I came across this interesting article by Lev Grossman in the Wall Street Journal:

http://online.wsj.com/article/SB10001424052970203706604574377163804...

Grossman says the popularity of YA (up 30.7% so far this year), which he suggests is widely read by adults, versus adult titles (down 17.8%) is explained in a hunger for story, plot, pacing.

As for serious literature he has this to say: "The revolution is under way. The novel is getting entertaining again ... Writers like Michael Chabon, Jonathan Lethem, Donna Tartt, Kelly Link, Audrey Niffenegger, Richard Price, Kate Atkinson, Neil Gaiman, and Susanna Clarke, to name just a few, are busily grafting the sophisticated, intensely aware literary language of Modernism onto the sturdy narrative roots of genre fiction ... They're forging connections between literary spheres that have been hermetically sealed off from one another for a century ... It's a revolution from below, up from the supermarket racks."

I have to say some of the best crime fiction I've read in recent years has been by Lethem (Motherless Brooklyn), Price (Lush Life) and Cormac McCarthy, who is also mentioned in the article. But I think the article would've been better if he'd looked in the other direction too, to people such as James Lee Burke and Martin Cruz Smith and John le Carre, authors who have long been categorized as genre writers but who transcend the genre, who simply write great novels.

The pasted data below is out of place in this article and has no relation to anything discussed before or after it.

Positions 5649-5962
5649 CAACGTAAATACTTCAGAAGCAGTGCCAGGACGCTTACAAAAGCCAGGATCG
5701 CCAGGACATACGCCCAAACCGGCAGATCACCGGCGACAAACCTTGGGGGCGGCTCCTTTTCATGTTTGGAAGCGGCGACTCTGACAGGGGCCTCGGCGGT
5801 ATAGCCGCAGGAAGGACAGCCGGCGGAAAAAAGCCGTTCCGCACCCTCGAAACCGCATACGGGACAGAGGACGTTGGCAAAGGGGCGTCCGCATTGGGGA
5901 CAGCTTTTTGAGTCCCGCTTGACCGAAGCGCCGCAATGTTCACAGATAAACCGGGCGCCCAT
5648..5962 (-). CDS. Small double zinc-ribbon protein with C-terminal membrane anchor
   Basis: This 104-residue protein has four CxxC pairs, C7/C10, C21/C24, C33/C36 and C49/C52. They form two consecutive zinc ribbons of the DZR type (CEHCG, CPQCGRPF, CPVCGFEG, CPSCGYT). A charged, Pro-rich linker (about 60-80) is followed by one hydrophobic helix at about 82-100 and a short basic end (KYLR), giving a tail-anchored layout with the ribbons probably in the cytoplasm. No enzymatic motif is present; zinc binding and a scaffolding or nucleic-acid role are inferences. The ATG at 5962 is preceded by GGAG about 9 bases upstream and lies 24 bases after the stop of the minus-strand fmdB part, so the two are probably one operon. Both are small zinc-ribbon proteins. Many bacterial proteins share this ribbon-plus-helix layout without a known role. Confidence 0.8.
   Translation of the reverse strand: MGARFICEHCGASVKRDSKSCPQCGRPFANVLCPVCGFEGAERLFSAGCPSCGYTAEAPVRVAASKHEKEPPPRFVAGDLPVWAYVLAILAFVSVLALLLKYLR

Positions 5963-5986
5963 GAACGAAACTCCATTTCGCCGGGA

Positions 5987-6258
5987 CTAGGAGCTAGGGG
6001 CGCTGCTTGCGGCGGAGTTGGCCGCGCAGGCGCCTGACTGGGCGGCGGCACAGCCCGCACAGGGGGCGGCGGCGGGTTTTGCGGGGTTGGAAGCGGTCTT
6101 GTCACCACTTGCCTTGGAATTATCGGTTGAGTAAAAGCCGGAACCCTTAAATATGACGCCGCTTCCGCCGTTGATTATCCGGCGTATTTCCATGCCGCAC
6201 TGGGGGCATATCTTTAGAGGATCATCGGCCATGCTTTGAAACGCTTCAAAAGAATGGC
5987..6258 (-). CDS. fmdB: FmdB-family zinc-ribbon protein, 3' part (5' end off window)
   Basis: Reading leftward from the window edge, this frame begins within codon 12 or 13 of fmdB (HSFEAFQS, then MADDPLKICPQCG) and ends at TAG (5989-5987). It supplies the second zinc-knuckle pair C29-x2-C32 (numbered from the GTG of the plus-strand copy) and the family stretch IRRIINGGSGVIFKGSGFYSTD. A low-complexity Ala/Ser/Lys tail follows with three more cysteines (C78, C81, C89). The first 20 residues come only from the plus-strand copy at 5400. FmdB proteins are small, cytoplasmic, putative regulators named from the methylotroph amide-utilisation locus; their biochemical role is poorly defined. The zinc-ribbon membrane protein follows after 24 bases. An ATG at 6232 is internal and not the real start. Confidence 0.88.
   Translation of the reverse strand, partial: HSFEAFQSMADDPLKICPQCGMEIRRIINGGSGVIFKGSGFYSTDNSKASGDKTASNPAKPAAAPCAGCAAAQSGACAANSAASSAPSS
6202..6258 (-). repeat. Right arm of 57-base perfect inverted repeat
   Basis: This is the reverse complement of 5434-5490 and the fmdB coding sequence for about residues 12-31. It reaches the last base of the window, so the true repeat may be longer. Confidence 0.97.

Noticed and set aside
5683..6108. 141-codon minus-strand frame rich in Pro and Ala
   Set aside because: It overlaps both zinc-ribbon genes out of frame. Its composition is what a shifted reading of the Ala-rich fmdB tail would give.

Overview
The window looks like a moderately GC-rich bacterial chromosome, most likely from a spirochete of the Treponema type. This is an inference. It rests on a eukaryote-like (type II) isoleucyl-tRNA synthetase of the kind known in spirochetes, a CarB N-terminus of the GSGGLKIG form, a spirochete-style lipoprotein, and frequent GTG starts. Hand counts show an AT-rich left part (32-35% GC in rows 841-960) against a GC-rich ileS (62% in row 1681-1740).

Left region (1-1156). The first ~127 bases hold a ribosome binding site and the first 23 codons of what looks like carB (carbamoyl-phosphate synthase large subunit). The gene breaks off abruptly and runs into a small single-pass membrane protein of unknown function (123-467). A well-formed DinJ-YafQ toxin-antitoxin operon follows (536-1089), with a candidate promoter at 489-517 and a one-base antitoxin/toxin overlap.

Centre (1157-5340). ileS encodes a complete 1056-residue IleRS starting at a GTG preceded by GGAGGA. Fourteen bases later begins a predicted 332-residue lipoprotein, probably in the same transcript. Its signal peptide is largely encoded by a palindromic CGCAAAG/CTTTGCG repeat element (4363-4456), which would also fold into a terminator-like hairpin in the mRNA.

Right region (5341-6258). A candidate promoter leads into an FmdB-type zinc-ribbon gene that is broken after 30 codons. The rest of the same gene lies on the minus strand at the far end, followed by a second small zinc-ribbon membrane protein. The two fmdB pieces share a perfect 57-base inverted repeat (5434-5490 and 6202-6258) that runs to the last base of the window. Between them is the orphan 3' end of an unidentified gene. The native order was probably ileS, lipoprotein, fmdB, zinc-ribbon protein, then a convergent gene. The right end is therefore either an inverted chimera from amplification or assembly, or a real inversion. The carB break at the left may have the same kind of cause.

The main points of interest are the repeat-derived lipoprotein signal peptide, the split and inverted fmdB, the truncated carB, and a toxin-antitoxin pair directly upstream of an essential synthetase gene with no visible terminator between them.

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Good writing will out. I am pleased to see the barriers becoming fuzzy as the writing becomes more immediate and vital. Entertaining novels will always be appealing, whether aimed at the YA audience or at older readers. I enjoy some of the wonderful YA stories out there and love the well-written and intriguing stories I find for all ages.

I agree that writers long characterized as genre writers, but whose writing is bigger than the box put around it, should be noted. They really do transcend the labels, make it more difficult for bookstores to categorize but enrich the reading life immensely. Gimme James Lee Burke, Michael Dibdin and Alastair Reynolds, all writing for adults, to be sure, but with a remarkable grasp of what it takes to tell a rich, complex, entertaining and ultimately satisfying story. I include Reynolds because I learned years ago that not all stories about the most fascinating subject around - the human condition - contain our version of humans.
I'm going to be a little acidic here, I think. We've done a great miscarriage of justice to writers in general when we've taken the power to truly judge who is good out of the hands of the proper group (the reading public in general) and arbitraily given this authority to a very small group of so-called experts (MFA professors).

For some reason a college degree denotes 'expert social/cultural gate-keeper.' I'm not too sure that applies to who may be or may not be a good writer.
The reading public in general is hard to define. It obviously includes a large number of academics and other folks who "need" books to be happy. As far as quality judgment via awards is concerned, the judges tend to be other authors. Nothing wrong with that. A writer knows what a writer has accomplished better than anyone. As for judging quality writing by sales figures: the people who buy books are not necessarily the most loyal and experienced readers. Those get the books for free in the library or from used bookstores. That leaves the bestsellers in the hands of those who cannot be bothered with a library card, the impulse buyers, the vacation readers, and the airline passengers who need to kill a few hours. We really don't want them to decide what makes a book good, do we?